Turkey has blocked Stockholm’s accession to the US-led bloc, accusing the country of harboring Kurdish terrorists
The Swedish Riksdag passed a new anti-terror law on Wednesday that criminalizes membership in terrorist organizations. The move is seen as the latest attempt to address concerns from Turkey, which has blocked the Nordic nation’s bid for NATO membership.
The legislation is due to come into effect on June 1 and will give authorities more power to detain and prosecute people suspected of supporting or being part of recognized terrorist groups.
Those found guilty of participating in terrorist activities or collaborating with terrorists can face up to four years in prison and up to eight years if the crimes are deemed particularly serious. Among the crimes can be mentioned the supply of weapons, ammunition and explosive materials to such groups, providing or renting them land and property, as well as traveling abroad with the intention of joining such organizations.
The introduction of the new law comes at the same time as Sweden awaits full ratification of its application for membership in NATO. Stockholm submitted its bid last May along with neighboring Finland, both citing the perceived threat from Russia during the military operation in Ukraine.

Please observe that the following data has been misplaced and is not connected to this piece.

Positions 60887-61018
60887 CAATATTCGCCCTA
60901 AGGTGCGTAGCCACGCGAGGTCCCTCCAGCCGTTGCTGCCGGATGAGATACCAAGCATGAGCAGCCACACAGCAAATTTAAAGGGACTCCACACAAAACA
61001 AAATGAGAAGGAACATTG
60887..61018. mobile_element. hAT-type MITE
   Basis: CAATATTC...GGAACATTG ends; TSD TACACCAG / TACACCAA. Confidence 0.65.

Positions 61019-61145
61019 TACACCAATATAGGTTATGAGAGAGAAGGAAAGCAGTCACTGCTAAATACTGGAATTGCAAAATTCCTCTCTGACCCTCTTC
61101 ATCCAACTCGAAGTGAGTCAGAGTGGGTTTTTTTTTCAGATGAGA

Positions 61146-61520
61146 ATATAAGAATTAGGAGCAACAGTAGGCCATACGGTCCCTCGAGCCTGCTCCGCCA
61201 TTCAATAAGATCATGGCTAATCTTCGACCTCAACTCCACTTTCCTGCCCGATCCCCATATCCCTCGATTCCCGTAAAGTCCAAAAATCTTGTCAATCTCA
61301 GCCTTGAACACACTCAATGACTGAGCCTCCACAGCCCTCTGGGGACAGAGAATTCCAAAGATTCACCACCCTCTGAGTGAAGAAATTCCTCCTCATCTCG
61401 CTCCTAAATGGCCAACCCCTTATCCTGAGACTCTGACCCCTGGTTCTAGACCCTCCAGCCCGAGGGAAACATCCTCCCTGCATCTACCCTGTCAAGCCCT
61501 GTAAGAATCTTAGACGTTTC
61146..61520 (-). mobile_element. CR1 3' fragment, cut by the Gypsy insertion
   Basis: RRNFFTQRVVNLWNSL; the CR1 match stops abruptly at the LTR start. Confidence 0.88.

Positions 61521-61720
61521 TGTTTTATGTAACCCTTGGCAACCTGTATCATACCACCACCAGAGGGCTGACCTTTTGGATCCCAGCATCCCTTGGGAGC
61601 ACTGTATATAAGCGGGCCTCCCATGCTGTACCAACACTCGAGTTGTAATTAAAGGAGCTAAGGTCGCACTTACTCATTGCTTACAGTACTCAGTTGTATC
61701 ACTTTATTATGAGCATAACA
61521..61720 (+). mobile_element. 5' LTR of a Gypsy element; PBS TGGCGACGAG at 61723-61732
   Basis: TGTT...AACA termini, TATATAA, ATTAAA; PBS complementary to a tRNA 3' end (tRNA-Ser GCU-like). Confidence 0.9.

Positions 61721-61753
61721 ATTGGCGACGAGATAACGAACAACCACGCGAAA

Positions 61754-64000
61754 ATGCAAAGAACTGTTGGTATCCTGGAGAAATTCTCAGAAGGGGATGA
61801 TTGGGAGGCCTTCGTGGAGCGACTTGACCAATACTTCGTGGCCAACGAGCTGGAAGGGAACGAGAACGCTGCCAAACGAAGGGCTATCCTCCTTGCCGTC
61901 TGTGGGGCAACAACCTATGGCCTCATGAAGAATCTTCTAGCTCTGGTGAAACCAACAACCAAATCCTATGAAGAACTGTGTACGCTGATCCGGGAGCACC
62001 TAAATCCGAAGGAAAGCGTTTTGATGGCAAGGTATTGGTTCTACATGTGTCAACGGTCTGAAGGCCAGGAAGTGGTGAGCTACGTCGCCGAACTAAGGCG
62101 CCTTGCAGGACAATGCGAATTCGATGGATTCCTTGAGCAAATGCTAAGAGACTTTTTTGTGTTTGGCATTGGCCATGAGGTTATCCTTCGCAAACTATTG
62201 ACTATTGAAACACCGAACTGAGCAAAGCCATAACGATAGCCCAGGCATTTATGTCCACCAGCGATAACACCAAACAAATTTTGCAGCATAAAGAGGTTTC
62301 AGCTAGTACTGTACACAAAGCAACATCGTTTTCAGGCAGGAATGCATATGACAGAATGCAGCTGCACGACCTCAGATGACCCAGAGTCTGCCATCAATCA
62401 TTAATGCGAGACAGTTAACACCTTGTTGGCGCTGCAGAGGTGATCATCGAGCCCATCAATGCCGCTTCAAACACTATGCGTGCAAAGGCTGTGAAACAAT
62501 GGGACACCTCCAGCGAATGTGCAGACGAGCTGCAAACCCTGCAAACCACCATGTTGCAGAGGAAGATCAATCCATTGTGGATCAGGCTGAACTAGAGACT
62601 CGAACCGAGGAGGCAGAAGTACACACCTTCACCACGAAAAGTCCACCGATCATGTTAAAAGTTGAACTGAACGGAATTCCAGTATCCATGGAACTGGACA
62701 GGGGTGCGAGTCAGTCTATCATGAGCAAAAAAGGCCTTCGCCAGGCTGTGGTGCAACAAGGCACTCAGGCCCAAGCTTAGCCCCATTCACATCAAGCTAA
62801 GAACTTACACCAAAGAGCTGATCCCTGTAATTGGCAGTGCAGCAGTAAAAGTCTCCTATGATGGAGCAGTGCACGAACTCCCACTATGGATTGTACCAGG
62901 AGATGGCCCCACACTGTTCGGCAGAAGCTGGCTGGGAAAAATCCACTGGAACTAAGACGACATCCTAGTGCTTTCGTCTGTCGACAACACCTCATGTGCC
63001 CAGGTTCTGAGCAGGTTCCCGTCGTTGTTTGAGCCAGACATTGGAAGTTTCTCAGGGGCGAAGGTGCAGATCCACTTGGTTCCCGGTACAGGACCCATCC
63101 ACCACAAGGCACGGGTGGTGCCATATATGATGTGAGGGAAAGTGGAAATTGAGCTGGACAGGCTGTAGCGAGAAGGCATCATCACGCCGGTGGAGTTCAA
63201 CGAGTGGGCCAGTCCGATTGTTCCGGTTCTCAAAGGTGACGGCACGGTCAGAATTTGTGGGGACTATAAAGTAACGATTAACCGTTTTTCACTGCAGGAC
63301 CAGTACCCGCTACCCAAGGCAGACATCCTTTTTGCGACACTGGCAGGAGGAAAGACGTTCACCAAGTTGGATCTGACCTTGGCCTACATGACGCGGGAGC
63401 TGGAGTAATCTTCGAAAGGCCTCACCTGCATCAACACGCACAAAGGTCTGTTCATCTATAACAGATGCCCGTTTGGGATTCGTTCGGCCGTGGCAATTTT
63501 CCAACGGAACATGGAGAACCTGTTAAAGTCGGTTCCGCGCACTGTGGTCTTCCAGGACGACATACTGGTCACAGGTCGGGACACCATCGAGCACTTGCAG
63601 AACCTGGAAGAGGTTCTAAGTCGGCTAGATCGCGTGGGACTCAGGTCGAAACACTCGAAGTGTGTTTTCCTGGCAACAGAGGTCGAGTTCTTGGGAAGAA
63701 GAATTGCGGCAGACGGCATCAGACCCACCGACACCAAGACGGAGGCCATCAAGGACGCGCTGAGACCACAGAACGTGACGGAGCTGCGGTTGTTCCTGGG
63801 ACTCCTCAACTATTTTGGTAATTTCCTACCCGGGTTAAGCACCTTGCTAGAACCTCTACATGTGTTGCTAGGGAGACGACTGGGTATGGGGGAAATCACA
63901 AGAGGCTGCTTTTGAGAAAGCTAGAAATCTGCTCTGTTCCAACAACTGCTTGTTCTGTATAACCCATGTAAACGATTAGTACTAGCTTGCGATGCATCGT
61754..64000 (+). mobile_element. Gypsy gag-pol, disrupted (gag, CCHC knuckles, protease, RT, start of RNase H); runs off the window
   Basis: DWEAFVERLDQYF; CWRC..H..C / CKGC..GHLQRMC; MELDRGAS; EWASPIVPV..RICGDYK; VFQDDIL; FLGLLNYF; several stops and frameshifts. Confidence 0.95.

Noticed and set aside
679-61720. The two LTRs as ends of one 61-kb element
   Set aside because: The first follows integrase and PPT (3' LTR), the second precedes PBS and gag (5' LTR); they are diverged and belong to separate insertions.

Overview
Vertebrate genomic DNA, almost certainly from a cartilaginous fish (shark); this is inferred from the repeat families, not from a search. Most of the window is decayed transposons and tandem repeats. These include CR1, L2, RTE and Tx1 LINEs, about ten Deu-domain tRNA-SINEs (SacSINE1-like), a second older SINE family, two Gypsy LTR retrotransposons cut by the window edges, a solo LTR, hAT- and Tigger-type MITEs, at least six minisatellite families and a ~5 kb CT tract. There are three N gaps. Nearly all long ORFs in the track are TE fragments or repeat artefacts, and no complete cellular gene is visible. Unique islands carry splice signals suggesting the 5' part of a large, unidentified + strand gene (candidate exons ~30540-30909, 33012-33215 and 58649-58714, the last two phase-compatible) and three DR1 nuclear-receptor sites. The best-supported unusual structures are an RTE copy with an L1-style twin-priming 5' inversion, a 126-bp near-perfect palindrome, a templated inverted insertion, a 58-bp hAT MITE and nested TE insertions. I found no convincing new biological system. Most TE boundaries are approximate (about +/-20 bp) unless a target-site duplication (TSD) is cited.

To be accepted into the bloc, however, the bid must be supported and ratified by all current member states. In the cases of Sweden and Finland, the process was blocked by Hungary and Turkey. Ankara accused the two countries of supporting the Kurds “terrorist groups” such as the Kurdistan Workers’ Party (PKK), and demanded that they both publicly condemn these organizations and kick them out of their countries.
Finland’s bid was eventually ratified by both Ankara and Budapest in late March after Helsinki adopted stricter anti-terror laws. The country officially became NATO’s 31st member last month.
Sweden’s membership, on the other hand, has remained in limbo. Ankara insists Stockholm has not done enough to address its grievances, while Hungarian Prime Minister Viktor Orban has accused the Swedish government of “spreads obvious lies” about his country.